Station house quarrel leads to police officer's desk-duty assignment

She allegedly said fellow officer was in KKK

June 10, 1999|By Peter Hermann | Peter Hermann,SUN STAFF

A black Baltimore police officer has been placed on desk duty after she allegedly accused a white officer of being a member of the Ku Klux Klan in a station house argument.

Officer Sonia Young, an 11-year veteran assigned to the Southwestern District, has made similar complaints against at least three other officers in the past few years, top police officials and her lawyer said.

The racial flare-up was the second in the Southwestern District since February, when a team of internal investigators interviewed more than two dozen officers one evening after a white lieutenant was accused of making statements with racial overtones.

Young, reached yesterday at the Northwestern District, where she has been assigned to desk duty, declined to comment. Her lawyer, William Buie, said she is being retaliated against because some district officers believe she wrote an anonymous letter that accused Lt. Ernie Meadows of racism. The letter prompted his suspension.

Buie said police officials "promised us that they will investigate whether or not this incident and a series of other incidents are related to Lieutenant Meadows."

The incidents have left investigators with a complicated series of racism complaints to sort through. Top police officials said they think any strife in the Southwestern District is isolated.

"We don't have a problem," said Maj. John L. Bergbower, the district commander, referring to race relations. "There have been a number of incidents involving [Young]."

The major said crime in his district has dropped 25 percent since the beginning of the year. "You don't get that kind of result in a district that's in turmoil," he said. "People have to work together to solve problems, and that's what's going on."

Officials said they will thoroughly investigate any claims of retaliation. "The commissioner has made it very clear that retaliation in any form will not be tolerated within the department," said police spokesman Robert W. Weinhold Jr.

Buie said the latest incident occurred the night of June 2 or early on the morning of June 3. He said his client got into an argument with Officer Timothy Galt, who is white, over leave time.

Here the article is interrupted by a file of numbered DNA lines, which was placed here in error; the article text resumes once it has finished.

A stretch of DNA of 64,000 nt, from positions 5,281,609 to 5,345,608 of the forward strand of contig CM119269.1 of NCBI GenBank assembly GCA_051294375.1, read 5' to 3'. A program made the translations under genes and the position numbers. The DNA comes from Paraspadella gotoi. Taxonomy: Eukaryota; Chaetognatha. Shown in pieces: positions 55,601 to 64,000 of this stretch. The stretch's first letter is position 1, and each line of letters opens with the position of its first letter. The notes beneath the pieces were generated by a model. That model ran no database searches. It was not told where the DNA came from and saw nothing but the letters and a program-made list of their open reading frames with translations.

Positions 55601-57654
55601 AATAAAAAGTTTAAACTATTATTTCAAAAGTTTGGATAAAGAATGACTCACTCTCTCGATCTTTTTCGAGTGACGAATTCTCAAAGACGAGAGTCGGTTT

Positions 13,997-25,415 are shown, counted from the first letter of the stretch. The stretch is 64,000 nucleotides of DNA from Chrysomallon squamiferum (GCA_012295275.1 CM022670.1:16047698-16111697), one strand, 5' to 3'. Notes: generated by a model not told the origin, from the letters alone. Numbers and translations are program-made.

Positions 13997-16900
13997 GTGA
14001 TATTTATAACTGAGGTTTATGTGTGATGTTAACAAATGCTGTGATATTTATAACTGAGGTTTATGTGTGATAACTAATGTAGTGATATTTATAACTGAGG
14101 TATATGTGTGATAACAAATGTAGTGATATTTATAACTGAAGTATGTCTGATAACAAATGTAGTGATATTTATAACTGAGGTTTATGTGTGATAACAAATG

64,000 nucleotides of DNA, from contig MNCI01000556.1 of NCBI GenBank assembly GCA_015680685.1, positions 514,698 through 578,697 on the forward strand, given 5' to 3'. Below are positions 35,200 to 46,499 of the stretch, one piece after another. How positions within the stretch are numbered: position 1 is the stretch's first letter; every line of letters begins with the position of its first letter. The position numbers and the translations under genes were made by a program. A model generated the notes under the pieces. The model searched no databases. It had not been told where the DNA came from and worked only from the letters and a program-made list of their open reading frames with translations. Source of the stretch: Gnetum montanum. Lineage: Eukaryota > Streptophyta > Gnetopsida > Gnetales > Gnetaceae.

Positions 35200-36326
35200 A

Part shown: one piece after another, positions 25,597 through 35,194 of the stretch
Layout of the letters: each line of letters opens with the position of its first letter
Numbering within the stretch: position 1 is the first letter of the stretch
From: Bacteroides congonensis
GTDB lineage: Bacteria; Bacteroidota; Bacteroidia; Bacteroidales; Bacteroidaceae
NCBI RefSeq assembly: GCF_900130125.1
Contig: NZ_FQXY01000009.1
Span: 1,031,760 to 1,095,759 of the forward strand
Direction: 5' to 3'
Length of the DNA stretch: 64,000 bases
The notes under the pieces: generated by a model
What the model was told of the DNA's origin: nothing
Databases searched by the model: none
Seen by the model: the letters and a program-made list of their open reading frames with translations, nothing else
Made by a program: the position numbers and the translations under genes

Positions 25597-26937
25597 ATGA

Buie said Young heard a comment she construed as racist; he declined to elaborate. Department sources said she responded with a profanity and accused Galt of being a member of the KKK.

Buie would not comment on remarks by his client but said Young has had problems for months with other officers, mostly arguments that stem from the Meadows incident.

Other complaints that Young has made against white officers -- and counterclaims by them -- remain under investigation by the department. In one case, she is accused of slapping a white officer who pulled her car over for a traffic stop while she was off-duty, her lawyer and police officials said.

The spats became public in February when Meadows was suspended after an officer sent an anonymous letter to Police Commissioner Thomas C. Frazier accusing Meadows of making comments that angered black officers.

The letter, obtained by The Sun, alleges that Meadows addressed a group of white supervisors and "stated that white lieutenants and sergeants have to be careful and look out for one another because this department is going to be looking to burn one of them."

Meadows' lawyer, David B. Love, said his client believes Young "was instrumental as the source of the letter." Love said no departmental charges have been filed against Meadows, who has been suspended with pay for four months.

Galt, through a union representative, denied being a racist or belonging to any racist group. He declined to comment further.

Pub Date: 6/10/99

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